Dara O’Briain is best known here as a stand up comedian and the host and a panellist on many, many comedy quiz shows on both TV and radio. However, he’s also a devoted science nerd, hosting TV and radio shows on astronomy and physics and an outspoken skeptic. In his most recent show, ‘This Is The Show’ (allegedly so-called because it would be abbreviated on Twitter as “Dara O’Briain’s…” you get the idea) he admits to being an enthusiastic gamer, too – although not a very good one.
The Guys Who Built Newgrange
Because there weren’t a whole lot of people around here demonstrating any sort of astronomical knowledge 5,000 years ago. Every year the sun shines down the central passageway of this tomb on the winter solstice. There’s a lottery to get in on that day, although it is open all year and definitely one of the most interesting places to visit should you ever find yourself in Ireland. With that said, it’s maybe 40 minutes drive from my house, and I haven’t been there since I was 11. I’ll rectify that soon.
All right, naming your band after the first supersonic aircraft is, at best, a tentative link to geekdom, but I needed a music one and I’ll take any excuse to post this video of this gorgeous song. Word of warning, as this is a family blog – there’s a couple of instances of bad language. It’s still one of the best songs to come out of this country in recent years.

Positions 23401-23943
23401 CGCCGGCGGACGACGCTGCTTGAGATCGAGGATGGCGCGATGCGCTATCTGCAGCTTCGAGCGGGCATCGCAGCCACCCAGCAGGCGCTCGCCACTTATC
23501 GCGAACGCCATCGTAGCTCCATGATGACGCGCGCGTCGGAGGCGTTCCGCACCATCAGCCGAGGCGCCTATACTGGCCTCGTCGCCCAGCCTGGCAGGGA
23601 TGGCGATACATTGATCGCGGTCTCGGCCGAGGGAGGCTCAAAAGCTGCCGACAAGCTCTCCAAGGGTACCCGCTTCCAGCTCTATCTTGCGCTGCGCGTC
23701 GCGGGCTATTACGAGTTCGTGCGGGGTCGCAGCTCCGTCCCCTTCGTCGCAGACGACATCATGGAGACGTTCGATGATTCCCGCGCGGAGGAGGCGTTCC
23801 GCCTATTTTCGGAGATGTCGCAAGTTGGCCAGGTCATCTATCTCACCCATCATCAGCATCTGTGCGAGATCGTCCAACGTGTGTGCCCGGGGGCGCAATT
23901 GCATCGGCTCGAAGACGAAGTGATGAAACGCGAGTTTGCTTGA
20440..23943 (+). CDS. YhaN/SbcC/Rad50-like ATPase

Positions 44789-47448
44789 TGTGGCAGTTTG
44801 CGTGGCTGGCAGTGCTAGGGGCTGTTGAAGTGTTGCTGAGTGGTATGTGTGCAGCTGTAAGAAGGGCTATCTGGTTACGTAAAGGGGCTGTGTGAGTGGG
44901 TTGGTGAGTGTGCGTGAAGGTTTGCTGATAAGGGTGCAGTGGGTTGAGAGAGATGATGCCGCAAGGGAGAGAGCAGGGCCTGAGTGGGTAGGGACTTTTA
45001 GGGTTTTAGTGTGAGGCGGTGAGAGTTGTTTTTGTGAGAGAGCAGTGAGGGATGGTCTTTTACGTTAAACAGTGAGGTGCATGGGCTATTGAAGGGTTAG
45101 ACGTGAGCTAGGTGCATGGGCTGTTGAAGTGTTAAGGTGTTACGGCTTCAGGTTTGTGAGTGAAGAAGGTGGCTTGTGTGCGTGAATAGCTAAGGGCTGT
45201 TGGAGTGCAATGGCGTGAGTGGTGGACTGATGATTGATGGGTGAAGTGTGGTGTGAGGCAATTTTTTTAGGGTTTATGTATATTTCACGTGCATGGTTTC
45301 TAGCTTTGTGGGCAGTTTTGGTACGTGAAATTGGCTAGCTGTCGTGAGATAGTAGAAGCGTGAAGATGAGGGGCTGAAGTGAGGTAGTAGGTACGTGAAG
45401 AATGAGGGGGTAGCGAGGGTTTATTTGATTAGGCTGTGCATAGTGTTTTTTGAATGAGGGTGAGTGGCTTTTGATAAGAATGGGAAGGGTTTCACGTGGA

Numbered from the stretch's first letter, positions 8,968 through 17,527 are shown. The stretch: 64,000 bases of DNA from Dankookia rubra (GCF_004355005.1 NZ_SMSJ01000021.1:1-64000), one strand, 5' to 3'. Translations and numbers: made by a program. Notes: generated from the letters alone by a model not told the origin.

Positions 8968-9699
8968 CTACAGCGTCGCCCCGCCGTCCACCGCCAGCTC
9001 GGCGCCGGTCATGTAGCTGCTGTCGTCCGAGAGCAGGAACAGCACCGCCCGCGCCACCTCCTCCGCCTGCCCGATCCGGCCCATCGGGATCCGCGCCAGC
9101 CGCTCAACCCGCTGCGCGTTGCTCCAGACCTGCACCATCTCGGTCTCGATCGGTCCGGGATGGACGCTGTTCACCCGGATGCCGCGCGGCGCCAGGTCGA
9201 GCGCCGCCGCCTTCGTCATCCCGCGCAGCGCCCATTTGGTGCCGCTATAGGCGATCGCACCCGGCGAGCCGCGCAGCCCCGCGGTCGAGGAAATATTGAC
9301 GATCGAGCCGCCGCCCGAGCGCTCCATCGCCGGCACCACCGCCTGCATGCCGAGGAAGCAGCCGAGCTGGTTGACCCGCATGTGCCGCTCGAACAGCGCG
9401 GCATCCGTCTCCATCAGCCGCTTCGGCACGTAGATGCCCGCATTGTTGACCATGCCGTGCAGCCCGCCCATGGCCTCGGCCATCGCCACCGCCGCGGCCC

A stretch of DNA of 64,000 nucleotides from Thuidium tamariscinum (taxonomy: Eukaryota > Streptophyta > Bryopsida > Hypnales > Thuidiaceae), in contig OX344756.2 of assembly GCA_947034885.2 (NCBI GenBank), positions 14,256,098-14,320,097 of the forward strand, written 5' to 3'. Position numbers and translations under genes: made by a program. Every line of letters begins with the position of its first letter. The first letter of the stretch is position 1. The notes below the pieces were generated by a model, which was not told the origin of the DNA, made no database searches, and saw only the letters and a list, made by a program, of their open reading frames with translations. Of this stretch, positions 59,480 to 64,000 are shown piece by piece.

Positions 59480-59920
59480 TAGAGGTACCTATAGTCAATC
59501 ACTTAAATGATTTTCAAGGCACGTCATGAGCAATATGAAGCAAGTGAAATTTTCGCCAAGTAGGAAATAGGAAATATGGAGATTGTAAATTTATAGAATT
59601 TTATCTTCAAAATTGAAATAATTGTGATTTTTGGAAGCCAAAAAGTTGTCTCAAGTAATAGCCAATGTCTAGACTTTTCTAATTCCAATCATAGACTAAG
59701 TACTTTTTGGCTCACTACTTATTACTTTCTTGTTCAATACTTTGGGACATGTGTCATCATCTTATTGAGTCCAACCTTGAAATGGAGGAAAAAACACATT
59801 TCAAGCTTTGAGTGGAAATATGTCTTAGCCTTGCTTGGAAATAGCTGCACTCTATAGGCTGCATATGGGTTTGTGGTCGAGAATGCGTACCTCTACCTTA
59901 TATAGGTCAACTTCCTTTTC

His sixth installment of the Hitchhiker’s ‘trilogy’ was controversial, to say the least. Our own Curtis Silver liked it. Io9 didn’t. I have a friend who can’t talk about it without swearing profusely. Before all that though, Wexford-born Colfer had established himself as a hugely popular children’s fantasy author with, among others the Artemis Fowl series (which he describes, rather wonderfully, as ‘Die Hard With Fairies’) as well as some other standalone sci-fi and fantasy titles. He doesn’t always get the best reviews, (His Wikipedia entry contains the line “His novels have been compared to the works of J. K. Rowling” – sadly the citation is far from a favorable comparison) but he remains something of a cultural phenomenon in Irish children’s literature.